By Jeremy Stafford - email@example.com
WOODSTOCK -- Diagnosing Central's offensive woes, for head coach Stephanie Mathews, is simple.
"We're just not playing the way that we practice," she said. "We're not playing with heart and passion and intensity, and we just get away from the fundamentals."
Play with fundamentals, and possessions are kept. More possessions lead to more points, more points generate more wins. Or so the theory goes.
But Central's 58-35 loss to district rival Page County on Tuesday night is proof enough that playing with a lack of fundamentals, and being limited to very few scoring chances, breeds losses.
Central (5-7, 1-2) committed 26 turnovers and 20 fouls, and the second quarter was the only one in which the Falcons managed more than two field goals.
But ask Central forward Brea Hinegardner how to get the Falcons, who started the season 4-2, back to playing mistake-free ball, and she's rendered almost speechless. She shrugs her shoulders, shakes her head, and mutters a soft, "I don't know."
"We play so well in practice against each other," she later said. "We'll beat up on each other in practice and not worry about it, but in a game it's like we're scared to play defense on the other team, when that's the team we should be beating up on.
"We definitely play better in practice and we just need to bring our practice mentality to the game."
The Falcons also need to find a way to keep their best players on the court. Forward Jensen Hoover, who's shooting better than 60 percent from the floor and is a stalwart presence on the defensive side of the ball, picked up two fouls only minutes after tip-off. She sat for a good bit of the first half, and watched as Hinegardner picked up three first-half fouls of her own.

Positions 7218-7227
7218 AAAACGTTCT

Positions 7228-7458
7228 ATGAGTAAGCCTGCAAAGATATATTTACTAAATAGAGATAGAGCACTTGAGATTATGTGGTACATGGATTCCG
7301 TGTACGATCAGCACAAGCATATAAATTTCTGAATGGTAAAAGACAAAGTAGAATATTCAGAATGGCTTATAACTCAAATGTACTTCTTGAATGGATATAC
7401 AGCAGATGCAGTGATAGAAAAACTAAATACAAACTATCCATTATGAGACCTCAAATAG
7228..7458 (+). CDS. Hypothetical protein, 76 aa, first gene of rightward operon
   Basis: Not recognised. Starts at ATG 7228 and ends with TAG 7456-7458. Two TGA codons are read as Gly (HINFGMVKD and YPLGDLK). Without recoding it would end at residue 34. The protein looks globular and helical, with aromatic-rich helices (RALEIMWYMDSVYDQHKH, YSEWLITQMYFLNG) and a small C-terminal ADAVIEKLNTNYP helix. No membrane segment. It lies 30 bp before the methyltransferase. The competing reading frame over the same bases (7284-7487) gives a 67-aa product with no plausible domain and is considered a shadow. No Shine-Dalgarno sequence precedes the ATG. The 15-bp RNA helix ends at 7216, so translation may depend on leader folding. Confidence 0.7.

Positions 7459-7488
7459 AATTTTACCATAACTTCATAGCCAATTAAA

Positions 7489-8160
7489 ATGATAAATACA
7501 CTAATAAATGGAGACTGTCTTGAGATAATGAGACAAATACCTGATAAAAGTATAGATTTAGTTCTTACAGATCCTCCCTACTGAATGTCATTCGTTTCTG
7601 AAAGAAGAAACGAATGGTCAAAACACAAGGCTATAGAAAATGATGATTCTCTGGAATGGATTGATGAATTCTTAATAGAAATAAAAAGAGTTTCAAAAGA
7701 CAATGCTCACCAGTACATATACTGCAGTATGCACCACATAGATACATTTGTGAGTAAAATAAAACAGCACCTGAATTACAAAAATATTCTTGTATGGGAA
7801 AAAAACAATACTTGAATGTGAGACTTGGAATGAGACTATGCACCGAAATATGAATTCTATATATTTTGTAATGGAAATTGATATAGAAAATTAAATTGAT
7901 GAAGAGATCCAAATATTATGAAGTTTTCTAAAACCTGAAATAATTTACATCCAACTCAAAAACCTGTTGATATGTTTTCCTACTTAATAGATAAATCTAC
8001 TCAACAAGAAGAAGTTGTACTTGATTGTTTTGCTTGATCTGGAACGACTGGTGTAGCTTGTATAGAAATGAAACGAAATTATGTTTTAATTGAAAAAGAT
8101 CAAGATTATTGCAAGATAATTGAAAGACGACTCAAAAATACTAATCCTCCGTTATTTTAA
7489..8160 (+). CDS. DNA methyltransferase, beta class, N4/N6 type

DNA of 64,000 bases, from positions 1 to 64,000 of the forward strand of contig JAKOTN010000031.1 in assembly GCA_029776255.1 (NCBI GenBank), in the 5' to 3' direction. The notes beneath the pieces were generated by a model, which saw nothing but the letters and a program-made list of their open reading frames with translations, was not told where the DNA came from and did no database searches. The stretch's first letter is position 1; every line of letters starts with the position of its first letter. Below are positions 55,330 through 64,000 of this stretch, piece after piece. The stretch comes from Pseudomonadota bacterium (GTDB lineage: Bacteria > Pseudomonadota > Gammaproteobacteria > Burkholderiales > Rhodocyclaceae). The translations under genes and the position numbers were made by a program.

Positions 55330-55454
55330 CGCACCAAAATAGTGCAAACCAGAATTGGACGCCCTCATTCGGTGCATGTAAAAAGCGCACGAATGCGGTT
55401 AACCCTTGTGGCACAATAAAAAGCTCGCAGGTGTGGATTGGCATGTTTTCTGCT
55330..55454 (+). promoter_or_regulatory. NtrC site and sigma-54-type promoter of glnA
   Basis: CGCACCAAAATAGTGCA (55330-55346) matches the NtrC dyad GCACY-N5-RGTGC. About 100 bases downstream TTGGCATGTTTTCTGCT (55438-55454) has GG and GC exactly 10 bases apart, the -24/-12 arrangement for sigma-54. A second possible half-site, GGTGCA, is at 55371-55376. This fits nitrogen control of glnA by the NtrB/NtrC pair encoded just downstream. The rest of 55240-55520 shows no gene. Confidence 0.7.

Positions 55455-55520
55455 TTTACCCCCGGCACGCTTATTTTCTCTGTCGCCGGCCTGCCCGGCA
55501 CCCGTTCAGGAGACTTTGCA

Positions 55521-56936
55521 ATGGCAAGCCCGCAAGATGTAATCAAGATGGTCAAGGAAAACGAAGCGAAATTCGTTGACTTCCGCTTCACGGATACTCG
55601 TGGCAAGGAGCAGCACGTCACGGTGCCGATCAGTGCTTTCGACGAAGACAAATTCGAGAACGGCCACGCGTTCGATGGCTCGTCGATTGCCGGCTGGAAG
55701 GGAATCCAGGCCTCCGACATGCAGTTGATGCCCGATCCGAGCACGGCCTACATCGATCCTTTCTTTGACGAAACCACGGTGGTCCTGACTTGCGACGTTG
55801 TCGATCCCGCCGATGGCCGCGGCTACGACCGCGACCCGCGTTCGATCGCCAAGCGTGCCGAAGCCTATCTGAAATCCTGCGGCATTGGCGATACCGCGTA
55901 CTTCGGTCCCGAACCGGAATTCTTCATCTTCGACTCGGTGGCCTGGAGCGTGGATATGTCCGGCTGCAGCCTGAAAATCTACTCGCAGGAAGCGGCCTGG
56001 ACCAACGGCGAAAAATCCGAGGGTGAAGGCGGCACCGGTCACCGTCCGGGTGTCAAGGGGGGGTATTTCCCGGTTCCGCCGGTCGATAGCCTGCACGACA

Without Hoover and Hinegardner, the Falcons lacked the strength to keep Page County forward Taylor Jenkins off the blocks.
Jenkins scored five field goals, but scored most of her game-high 26 points from the free-throw line. She missed only once in 17 attempts from the free-throw line, providing yet another example of how an abundance of fouls, and absence of fundamentals, unraveled the Falcons.
"I think that we get down on ourselves too much," Central guard Ashley Jernigan said. "Once they get ahead of us we're like, 'Oh, we can't get a run,' but we can, and we need to learn that.
"We're such a good team and it's so frustrating when we are getting the fundamentals wrong."
The second quarter, the only one in which Central scored more points (16) than it committed turnovers (three), provided Mathews with at least some glimmer of the Falcons' potential. It was the only quarter in which Central committed fewer than five turnovers, and scored more than seven points. And had Central not sent Jenkins to the free-throw line six times, it might have been the only quarter in which Page County didn't score in double-digits.
"Again, we get away from the fundamentals," Mathews said. "We don't box out and [Jenkins] gets rebounds and we foul her and ... it just kind of snowballs."
After that successful second quarter, Central trailed Page County by only seven points, but gave up nine straight points to the Panthers to open the third quarter. Central turned the ball over six times coming out of halftime, and didn't score a point until Theresa Barela hit a free throw with 3:58 left in the period. From there, as Mathews explained, Central's woes snowballed.
Kasey McDonald led the Falcons, who lacked a double-digit scorer, with nine points, while Hinegardner scored eight.